Waterborne infection suspected at NYC cancer center

By: September 19th, 2011 Email This Post Print This Post

Memorial Sloan-Kettering Cancer Center in New York City is warning patients and staff members not to drink the water.

A patient at the center tested positive for Legionnaire’s disease which prompted the center to add warnings to discontinue use of showers, sinks and water fountains, reported NY1 News, September 18.

Hospital officials said that tests on other patients and the water supply have been negative for Legionnaire’s disease, but until the situation is resolved the hospital is “providing bottled water for drinking and pre-moistened towelettes for bathing,” according to the report.

An article in the August issue of Briefings on Hospital Safety reported on waterborne diseases. According to the article, while not so much a concern for other types of buildings, healthcare facilities are required by code to do the following which may contribute to waterborne disease risks:

  • Circulate potable hot water at temperatures that ­facilitate Legionella growth
  • Install many sinks and showers with low usage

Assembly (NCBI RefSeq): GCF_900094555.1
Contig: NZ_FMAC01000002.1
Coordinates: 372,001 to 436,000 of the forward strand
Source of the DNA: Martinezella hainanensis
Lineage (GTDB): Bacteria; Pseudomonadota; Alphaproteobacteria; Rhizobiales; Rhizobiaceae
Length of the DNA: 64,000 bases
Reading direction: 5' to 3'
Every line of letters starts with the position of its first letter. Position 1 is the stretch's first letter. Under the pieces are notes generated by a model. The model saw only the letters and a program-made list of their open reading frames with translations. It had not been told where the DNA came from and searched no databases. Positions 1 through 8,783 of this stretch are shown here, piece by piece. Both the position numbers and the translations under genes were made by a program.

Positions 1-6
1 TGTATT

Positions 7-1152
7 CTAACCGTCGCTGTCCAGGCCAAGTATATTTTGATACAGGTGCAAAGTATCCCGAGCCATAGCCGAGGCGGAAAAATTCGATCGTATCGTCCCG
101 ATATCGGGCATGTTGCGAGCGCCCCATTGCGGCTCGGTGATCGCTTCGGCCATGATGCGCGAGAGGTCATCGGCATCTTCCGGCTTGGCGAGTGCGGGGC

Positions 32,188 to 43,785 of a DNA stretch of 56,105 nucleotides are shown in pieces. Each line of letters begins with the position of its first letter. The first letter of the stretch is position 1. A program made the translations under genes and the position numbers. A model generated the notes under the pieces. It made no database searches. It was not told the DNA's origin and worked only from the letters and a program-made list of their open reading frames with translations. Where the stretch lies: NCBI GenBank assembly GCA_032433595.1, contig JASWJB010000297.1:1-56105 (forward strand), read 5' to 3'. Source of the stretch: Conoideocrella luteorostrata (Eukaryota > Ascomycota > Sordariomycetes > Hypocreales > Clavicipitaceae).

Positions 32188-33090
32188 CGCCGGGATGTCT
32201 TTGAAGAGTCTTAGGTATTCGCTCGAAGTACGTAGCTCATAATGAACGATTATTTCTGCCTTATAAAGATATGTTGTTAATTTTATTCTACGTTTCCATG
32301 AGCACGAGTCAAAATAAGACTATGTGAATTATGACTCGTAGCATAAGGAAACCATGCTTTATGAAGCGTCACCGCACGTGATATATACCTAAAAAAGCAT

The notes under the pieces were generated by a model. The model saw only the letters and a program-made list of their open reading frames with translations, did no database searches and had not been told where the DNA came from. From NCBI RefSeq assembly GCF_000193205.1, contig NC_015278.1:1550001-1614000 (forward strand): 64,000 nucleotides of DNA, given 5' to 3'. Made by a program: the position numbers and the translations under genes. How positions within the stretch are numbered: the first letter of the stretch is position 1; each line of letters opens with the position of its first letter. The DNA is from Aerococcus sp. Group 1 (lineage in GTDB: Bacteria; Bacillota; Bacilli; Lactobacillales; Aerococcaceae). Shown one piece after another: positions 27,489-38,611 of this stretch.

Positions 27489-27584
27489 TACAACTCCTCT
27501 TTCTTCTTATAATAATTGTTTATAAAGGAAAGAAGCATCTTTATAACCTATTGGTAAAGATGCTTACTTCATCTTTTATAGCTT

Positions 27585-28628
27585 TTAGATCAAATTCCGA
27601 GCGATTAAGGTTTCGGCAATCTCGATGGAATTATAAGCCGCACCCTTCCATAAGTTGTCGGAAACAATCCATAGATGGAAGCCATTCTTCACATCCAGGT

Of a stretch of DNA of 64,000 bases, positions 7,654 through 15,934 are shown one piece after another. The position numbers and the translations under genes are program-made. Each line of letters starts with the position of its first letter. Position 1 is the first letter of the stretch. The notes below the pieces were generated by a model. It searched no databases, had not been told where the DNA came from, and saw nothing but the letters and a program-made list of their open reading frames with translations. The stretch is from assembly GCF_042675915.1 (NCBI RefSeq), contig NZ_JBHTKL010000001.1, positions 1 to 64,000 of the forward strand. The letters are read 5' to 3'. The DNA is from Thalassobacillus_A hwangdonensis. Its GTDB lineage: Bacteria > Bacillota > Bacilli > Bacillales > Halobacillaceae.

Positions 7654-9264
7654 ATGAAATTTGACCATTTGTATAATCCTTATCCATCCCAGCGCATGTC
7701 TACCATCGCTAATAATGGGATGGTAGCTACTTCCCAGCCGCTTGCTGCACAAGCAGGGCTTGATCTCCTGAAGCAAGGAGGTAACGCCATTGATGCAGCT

• Grossly oversize potable piping because of building fixture count codes
  • Compound the above risks by requirements for very low flow restrictors

Click here to read an excerpt from “Hospitals need to assess risks of waterborne pathogens.”


By Joan Mallick on September 21st, 2011 at 8:39 am

Legionnaire’s disease is not spread by drinking water. It is spread by particles in the air that splash or spray from water sources. This was a catchy title, but has the potential to worry people about drinking water.

By concernsatsloankettering on September 22nd, 2011 at 4:32 pm

e: mskcc/legionella

from a substantiated (see: http://www.osha.gov/pls/imis/establishment.inspection_detail?id=307012641) OSHA complaint of 2004.

Stagnant water (such as that which accumulates secondary to the ceiling-leak-’phenomena’), combined with ductwork problems and an endless source of exposure to microorganisms may constitute a legionella or pneumonia (causative agent) hospitable environment and it may be appropriate to consider the installation of ultraviolet germicidal lights in the ductwork systems, similar to those apparently studied in The Lancet, (2003, 362 (9898), 1785), if such systems are not already in use and are not in variance with intermittent contact with volatile chemicals that may coincidentally ’seep’ into the ductwork.

mskcc has many facilities management flaws. this should not surprise anyone

By concernsatsloankettering on September 22nd, 2011 at 4:33 pm

the correct url for the above mentioned osha citation is:


thank you.


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